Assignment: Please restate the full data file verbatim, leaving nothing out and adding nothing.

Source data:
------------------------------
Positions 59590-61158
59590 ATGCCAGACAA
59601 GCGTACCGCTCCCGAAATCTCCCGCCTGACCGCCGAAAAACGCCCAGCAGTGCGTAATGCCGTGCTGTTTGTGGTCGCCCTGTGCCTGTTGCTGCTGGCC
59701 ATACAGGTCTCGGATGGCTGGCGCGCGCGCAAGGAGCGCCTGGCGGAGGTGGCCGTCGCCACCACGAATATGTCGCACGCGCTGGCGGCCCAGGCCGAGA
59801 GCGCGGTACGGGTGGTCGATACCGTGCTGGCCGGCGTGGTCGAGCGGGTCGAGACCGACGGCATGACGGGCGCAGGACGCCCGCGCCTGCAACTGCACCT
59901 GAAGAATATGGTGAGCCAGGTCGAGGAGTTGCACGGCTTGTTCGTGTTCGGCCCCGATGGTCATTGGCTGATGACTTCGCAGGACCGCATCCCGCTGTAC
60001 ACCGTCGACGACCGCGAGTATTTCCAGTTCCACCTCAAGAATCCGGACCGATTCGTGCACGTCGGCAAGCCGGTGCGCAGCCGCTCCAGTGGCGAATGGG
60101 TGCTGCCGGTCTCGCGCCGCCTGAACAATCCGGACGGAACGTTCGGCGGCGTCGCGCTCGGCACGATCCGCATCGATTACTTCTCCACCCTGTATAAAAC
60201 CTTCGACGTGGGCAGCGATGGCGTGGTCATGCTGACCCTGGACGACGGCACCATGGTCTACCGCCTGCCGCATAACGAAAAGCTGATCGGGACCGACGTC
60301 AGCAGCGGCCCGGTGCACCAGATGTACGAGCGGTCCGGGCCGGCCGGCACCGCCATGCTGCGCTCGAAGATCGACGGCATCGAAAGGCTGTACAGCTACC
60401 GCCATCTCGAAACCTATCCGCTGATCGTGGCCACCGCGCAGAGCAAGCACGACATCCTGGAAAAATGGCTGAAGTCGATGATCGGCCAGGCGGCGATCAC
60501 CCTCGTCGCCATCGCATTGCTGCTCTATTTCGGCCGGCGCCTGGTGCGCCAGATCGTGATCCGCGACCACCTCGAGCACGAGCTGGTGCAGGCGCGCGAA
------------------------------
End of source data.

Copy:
Positions 59590-61158
59590 ATGCCAGACAA
59601 GCGTACCGCTCCCGAAATCTCCCGCCTGACCGCCGAAAAACGCCCAGCAGTGCGTAATGCCGTGCTGTTTGTGGTCGCCCTGTGCCTGTTGCTGCTGGCC
59701 ATACAGGTCTCGGATGGCTGGCGCGCGCGCAAGGAGCGCCTGGCGGAGGTGGCCGTCGCCACCACGAATATGTCGCACGCGCTGGCGGCCCAGGCCGAGA
59801 GCGCGGTACGGGTGGTCGATACCGTGCTGGCCGGCGTGGTCGAGCGGGTCGAGACCGACGGCATGACGGGCGCAGGACGCCCGCGCCTGCAACTGCACCT
59901 GAAGAATATGGTGAGCCAGGTCGAGGAGTTGCACGGCTTGTTCGTGTTCGGCCCCGATGGTCATTGGCTGATGACTTCGCAGGACCGCATCCCGCTGTAC
60001 ACCGTCGACGACCGCGAGTATTTCCAGTTCCACCTCAAGAATCCGGACCGATTCGTGCACGTCGGCAAGCCGGTGCGCAGCCGCTCCAGTGGCGAATGGG
60101 TGCTGCCGGTCTCGCGCCGCCTGAACAATCCGGACGGAACGTTCGGCGGCGTCGCGCTCGGCACGATCCGCATCGATTACTTCTCCACCCTGTATAAAAC
60201 CTTCGACGTGGGCAGCGATGGCGTGGTCATGCTGACCCTGGACGACGGCACCATGGTCTACCGCCTGCCGCATAACGAAAAGCTGATCGGGACCGACGTC
60301 AGCAGCGGCCCGGTGCACCAGATGTACGAGCGGTCCGGGCCGGCCGGCACCGCCATGCTGCGCTCGAAGATCGACGGCATCGAAAGGCTGTACAGCTACC
60401 GCCATCTCGAAACCTATCCGCTGATCGTGGCCACCGCGCAGAGCAAGCACGACATCCTGGAAAAATGGCTGAAGTCGATGATCGGCCAGGCGGCGATCAC
60501 CCTCGTCGCCATCGCATTGCTGCTCTATTTCGGCCGGCGCCTGGTGCGCCAGATCGTGATCCGCGACCACCTCGAGCACGAGCTGGTGCAGGCGCGCGAA